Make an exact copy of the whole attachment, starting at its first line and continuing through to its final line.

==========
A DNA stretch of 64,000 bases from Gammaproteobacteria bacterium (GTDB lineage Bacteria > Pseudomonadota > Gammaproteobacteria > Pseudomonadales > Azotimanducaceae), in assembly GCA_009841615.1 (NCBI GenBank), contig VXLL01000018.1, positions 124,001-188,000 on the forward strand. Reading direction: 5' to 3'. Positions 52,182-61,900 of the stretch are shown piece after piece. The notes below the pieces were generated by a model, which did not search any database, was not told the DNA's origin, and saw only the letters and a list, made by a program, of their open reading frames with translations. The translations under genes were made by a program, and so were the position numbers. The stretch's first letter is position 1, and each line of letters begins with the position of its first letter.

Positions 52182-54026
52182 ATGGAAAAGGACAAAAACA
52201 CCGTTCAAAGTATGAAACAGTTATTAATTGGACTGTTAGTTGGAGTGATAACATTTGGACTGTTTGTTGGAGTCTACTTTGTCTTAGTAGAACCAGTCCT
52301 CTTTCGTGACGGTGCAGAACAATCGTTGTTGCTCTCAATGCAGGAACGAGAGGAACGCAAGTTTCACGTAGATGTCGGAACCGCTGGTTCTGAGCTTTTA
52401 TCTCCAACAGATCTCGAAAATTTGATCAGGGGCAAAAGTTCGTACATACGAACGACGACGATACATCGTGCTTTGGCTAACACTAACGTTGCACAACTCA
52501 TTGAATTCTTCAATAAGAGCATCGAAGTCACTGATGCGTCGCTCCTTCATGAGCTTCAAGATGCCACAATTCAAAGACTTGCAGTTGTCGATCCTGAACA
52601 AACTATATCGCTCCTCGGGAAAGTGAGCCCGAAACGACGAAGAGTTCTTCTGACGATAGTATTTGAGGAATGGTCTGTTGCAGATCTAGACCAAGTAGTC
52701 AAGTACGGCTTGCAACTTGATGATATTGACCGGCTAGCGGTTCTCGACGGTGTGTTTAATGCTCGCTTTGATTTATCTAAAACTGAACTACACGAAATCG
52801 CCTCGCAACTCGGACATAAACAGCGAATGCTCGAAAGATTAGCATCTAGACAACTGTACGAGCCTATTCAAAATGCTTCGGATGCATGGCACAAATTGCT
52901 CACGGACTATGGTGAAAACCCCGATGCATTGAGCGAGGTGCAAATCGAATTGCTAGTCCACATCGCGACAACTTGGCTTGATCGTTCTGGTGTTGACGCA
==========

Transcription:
A DNA stretch of 64,000 bases from Gammaproteobacteria bacterium (GTDB lineage Bacteria > Pseudomonadota > Gammaproteobacteria > Pseudomonadales > Azotimanducaceae), in assembly GCA_009841615.1 (NCBI GenBank), contig VXLL01000018.1, positions 124,001-188,000 on the forward strand. Reading direction: 5' to 3'. Positions 52,182-61,900 of the stretch are shown piece after piece. The notes below the pieces were generated by a model, which did not search any database, was not told the DNA's origin, and saw only the letters and a list, made by a program, of their open reading frames with translations. The translations under genes were made by a program, and so were the position numbers. The stretch's first letter is position 1, and each line of letters begins with the position of its first letter.

Positions 52182-54026
52182 ATGGAAAAGGACAAAAACA
52201 CCGTTCAAAGTATGAAACAGTTATTAATTGGACTGTTAGTTGGAGTGATAACATTTGGACTGTTTGTTGGAGTCTACTTTGTCTTAGTAGAACCAGTCCT
52301 CTTTCGTGACGGTGCAGAACAATCGTTGTTGCTCTCAATGCAGGAACGAGAGGAACGCAAGTTTCACGTAGATGTCGGAACCGCTGGTTCTGAGCTTTTA
52401 TCTCCAACAGATCTCGAAAATTTGATCAGGGGCAAAAGTTCGTACATACGAACGACGACGATACATCGTGCTTTGGCTAACACTAACGTTGCACAACTCA
52501 TTGAATTCTTCAATAAGAGCATCGAAGTCACTGATGCGTCGCTCCTTCATGAGCTTCAAGATGCCACAATTCAAAGACTTGCAGTTGTCGATCCTGAACA
52601 AACTATATCGCTCCTCGGGAAAGTGAGCCCGAAACGACGAAGAGTTCTTCTGACGATAGTATTTGAGGAATGGTCTGTTGCAGATCTAGACCAAGTAGTC
52701 AAGTACGGCTTGCAACTTGATGATATTGACCGGCTAGCGGTTCTCGACGGTGTGTTTAATGCTCGCTTTGATTTATCTAAAACTGAACTACACGAAATCG
52801 CCTCGCAACTCGGACATAAACAGCGAATGCTCGAAAGATTAGCATCTAGACAACTGTACGAGCCTATTCAAAATGCTTCGGATGCATGGCACAAATTGCT
52901 CACGGACTATGGTGAAAACCCCGATGCATTGAGCGAGGTGCAAATCGAATTGCTAGTCCACATCGCGACAACTTGGCTTGATCGTTCTGGTGTTGACGCA